Deutsche Bank Post-Crisis Mortgage Positions Probed by SEC

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Deutsche Bank Post-Crisis Mortgage Positions Probed by SEC

The U.S. Securities and Exchange Commission is investigating whether Deutsche Bank AG inflated the value of securities in its mortgage-bond trading business and masked losses around 2013, according to people with knowledge of the matter.

Investigators are looking at positions overseen by Troy Dixon, who at the time ran the bank’s trading for U.S. government-backed mortgage bonds known as agency pass-throughs, said the people. The SEC is asking whether the bank delayed recording losses on those securities over an extended period of time, said the people, who asked not to be identified because the matter is private.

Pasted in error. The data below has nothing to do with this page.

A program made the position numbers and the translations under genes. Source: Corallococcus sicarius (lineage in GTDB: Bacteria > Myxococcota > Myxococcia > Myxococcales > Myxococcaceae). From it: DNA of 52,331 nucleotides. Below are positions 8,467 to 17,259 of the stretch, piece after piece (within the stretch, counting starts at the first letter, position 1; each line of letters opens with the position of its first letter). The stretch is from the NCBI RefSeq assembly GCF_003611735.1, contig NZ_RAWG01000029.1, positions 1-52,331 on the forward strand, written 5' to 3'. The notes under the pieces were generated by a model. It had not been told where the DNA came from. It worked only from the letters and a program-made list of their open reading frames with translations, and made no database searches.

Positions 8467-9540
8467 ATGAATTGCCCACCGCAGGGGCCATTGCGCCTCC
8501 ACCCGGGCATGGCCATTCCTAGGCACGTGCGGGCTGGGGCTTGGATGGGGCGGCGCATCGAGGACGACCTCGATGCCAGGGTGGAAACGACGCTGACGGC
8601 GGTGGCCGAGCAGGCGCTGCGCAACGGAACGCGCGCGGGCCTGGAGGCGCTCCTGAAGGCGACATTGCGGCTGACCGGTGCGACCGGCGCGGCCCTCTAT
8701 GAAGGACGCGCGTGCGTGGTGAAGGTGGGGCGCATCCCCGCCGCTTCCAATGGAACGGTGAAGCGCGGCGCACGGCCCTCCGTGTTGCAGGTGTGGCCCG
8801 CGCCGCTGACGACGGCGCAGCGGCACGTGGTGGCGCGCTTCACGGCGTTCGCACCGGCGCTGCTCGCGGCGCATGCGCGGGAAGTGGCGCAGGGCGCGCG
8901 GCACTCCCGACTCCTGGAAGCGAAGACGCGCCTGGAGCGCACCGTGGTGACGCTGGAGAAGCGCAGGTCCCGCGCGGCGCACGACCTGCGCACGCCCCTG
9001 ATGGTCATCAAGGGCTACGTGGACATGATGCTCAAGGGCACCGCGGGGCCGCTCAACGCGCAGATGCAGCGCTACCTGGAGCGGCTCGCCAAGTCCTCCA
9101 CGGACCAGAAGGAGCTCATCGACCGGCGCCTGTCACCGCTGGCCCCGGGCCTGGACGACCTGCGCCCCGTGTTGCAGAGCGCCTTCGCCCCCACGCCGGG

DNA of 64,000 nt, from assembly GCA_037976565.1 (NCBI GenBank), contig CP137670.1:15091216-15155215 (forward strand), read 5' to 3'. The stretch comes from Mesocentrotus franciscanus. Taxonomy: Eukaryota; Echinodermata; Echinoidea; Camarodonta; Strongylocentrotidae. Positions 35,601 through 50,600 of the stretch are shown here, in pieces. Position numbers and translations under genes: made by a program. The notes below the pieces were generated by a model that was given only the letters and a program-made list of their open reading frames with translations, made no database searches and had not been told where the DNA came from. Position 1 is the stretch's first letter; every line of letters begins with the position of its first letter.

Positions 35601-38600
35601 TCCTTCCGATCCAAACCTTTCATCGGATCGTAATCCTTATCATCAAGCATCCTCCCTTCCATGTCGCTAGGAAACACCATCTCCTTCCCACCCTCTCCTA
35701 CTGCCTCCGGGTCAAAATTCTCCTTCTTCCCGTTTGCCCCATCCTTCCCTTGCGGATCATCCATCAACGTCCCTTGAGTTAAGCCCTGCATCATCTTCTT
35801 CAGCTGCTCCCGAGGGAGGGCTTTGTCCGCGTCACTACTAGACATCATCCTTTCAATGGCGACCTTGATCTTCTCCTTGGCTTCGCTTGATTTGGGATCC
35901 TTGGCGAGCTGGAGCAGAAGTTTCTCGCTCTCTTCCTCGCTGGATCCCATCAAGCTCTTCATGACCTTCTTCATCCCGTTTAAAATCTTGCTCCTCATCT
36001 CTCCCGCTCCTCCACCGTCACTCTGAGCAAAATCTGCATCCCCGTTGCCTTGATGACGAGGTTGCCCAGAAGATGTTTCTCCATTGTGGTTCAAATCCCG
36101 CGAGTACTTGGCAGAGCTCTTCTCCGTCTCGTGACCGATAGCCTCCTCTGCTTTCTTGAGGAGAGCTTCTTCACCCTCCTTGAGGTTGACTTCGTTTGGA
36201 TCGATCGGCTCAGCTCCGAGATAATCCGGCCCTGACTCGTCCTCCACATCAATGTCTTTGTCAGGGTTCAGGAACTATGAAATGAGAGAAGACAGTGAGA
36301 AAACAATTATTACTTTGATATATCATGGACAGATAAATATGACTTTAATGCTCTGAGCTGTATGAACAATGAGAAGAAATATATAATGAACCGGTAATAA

“We are cooperating with this investigation, which is looking into previously recognized losses on certain positions,” said Amanda Williams, a spokeswoman for Deutsche Bank. She declined to comment further. Dixon and an SEC spokeswoman declined to comment.

Losses from the securities could have run into the hundreds of millions of dollars, separate people with knowledge of the matter said. Any delays in writing down bonds may have bolstered the bank’s earnings for at least a few quarters in 2013, when fixed-income markets cratered after then-U.S. Federal Reserve Chairman Ben S. Bernanke started talking about the Federal Reserve slowing its program of quantitative easing.

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